I’m reading one of those books that is so chock-full of wisdom I’m tempted to take out a highlighter and mark passage after passage. Since I don’t usually like marking in books other than my Bible, however, I’ll simply share one particular nugget of wisdom here:
Hidden behind most of our regrets is the myth of the guaranteed right choice–as though if we’d only done it right, the path would have been smooth. There is a yellow brick road, we think, and our job from birth is to find it.
God surely holds the keys to this certain path that we desperately need to find. And when we get there, it should feel like tiptoeing through the tulips–some kind of emotional proof we are on target. The Bible never paints our lives this way, though. If you read the fine print, you notice that guarantees and certainty apply only to the life to come. The here and now is seen through a glass darkly.
The search for guarantees can leave you cautious and tentative about nearly everything–always fearful that your next choice will prove (yet again) to be some kind of mistake you regret. It mutates into the bad habit of worry, a crazy virus if there ever was one, because worry appears to ward off the next set of bad things happening. And so we keep doing it. But really, it just makes you go through life like Steve Martin’s character in Father of the Bride, gripping the roller coaster with white knuckles while everyone else enjoys the ride.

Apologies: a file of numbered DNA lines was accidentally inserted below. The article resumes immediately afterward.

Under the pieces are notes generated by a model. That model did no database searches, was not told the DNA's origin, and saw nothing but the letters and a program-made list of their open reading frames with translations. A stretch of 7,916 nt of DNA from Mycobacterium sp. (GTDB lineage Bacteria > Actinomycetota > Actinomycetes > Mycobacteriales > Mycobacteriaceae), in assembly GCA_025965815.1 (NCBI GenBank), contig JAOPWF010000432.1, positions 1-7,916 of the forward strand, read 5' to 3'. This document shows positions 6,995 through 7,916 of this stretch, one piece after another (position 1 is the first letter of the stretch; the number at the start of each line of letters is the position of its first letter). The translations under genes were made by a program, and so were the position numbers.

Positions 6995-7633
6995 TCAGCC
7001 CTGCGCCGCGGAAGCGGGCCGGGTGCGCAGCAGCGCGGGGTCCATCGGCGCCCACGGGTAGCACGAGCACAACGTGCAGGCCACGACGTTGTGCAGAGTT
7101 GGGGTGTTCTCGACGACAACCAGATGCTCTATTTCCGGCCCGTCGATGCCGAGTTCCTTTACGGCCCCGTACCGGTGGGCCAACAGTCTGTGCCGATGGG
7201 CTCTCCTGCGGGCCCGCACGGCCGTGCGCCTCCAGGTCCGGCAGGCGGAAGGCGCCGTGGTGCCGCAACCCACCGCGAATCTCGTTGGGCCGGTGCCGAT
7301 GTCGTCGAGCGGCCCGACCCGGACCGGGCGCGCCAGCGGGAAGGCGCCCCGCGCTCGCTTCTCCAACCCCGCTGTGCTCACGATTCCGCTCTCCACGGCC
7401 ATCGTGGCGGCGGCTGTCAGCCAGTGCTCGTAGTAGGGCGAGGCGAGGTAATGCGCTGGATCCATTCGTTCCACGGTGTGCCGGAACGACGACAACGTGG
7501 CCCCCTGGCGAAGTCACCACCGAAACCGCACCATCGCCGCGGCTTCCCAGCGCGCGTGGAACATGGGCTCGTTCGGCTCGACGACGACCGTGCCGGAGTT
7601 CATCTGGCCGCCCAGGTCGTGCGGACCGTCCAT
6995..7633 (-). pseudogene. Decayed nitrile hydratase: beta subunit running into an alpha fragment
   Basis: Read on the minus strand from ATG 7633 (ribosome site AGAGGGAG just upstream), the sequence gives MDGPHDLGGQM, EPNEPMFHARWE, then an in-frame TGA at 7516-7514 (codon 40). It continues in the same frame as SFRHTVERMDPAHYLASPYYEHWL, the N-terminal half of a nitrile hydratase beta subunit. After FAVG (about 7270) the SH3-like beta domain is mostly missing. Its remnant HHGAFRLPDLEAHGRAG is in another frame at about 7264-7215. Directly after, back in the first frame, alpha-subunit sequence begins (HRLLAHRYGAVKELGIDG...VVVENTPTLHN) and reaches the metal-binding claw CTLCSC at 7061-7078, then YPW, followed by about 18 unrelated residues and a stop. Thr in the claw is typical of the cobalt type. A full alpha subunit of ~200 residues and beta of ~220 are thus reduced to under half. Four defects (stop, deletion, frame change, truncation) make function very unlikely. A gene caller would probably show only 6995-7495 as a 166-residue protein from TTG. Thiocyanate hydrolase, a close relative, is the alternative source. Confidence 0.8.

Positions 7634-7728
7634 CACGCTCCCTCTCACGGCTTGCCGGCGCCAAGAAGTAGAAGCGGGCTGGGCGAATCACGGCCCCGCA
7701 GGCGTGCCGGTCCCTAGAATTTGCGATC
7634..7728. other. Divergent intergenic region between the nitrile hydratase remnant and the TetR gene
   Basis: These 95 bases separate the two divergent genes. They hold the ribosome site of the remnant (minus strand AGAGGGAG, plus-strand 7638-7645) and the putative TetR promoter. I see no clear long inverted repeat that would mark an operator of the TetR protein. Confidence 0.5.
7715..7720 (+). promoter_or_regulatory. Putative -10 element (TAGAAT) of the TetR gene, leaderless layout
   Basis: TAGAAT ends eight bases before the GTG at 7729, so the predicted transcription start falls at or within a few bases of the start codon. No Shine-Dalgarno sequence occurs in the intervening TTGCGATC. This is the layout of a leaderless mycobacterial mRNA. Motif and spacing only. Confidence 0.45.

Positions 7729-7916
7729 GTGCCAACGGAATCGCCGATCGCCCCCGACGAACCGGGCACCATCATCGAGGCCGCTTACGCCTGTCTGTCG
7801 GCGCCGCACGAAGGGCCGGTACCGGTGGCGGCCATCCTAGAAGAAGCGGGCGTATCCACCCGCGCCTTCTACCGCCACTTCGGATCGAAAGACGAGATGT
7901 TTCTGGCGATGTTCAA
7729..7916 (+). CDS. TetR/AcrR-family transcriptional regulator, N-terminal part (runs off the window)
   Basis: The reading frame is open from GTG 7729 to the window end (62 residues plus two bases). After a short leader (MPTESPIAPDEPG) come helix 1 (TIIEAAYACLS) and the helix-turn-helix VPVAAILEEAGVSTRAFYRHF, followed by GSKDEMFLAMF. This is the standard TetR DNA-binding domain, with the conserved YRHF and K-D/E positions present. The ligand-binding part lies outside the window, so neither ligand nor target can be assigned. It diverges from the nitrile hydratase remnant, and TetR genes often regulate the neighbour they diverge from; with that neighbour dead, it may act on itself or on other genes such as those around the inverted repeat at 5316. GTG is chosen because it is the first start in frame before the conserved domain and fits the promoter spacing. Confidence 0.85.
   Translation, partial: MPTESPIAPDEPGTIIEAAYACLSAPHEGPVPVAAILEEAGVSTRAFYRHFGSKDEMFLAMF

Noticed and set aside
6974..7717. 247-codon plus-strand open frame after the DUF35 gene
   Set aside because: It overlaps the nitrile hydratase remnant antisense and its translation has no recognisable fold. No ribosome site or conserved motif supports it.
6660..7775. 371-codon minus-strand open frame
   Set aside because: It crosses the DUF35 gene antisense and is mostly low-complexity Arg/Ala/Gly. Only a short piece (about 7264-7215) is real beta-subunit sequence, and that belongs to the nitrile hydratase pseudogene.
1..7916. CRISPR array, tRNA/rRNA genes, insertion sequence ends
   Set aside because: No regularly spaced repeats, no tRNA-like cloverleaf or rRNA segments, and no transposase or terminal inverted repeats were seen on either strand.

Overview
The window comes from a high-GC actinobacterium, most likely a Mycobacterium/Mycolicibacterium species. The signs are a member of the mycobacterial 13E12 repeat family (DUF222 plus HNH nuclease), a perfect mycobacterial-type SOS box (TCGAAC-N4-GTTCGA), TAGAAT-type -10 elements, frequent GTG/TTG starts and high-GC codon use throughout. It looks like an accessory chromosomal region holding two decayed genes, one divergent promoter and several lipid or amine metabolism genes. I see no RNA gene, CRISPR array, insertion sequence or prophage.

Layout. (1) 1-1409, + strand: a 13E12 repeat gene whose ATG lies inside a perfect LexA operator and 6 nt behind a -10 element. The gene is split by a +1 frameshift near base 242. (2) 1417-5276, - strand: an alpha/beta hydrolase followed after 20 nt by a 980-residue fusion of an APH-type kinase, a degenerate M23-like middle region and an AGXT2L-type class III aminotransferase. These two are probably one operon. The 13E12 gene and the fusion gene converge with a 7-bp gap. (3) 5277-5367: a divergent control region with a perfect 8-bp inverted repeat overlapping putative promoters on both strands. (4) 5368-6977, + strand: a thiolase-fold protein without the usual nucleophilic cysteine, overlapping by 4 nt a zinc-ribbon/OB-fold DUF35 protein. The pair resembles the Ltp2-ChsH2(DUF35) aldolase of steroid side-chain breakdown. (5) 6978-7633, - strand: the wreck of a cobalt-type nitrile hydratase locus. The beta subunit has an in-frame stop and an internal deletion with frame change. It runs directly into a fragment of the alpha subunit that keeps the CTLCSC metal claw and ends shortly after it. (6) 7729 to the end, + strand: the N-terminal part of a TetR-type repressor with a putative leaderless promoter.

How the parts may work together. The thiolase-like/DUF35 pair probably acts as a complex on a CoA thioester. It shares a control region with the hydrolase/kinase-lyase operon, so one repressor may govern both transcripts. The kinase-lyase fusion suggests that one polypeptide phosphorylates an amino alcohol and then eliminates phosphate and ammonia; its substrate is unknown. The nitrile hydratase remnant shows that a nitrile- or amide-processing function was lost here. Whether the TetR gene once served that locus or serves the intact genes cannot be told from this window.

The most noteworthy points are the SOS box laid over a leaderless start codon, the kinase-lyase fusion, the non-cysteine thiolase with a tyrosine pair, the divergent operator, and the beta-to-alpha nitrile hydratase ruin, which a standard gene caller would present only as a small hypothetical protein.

I find my own perspective changes when I can let the present be something God is shaping for a future I cannot see–and that something is good because God is good. That may sound simple, but it’s truer than thinking I can find the yellow brick road if I’m smart enough. Even in darker moments when I wonder if I have indeed missed God through my own hardheadedness (a genuine possibility), I am comforted by remembering that I belong to Christ–and I cannot, then, be truly lost again. It helps me to stop looking so hard for the certain path and lean the weight of my life on the God who owns them all.
-Paula Rinehart, Better than My Dreams, pps. 94-96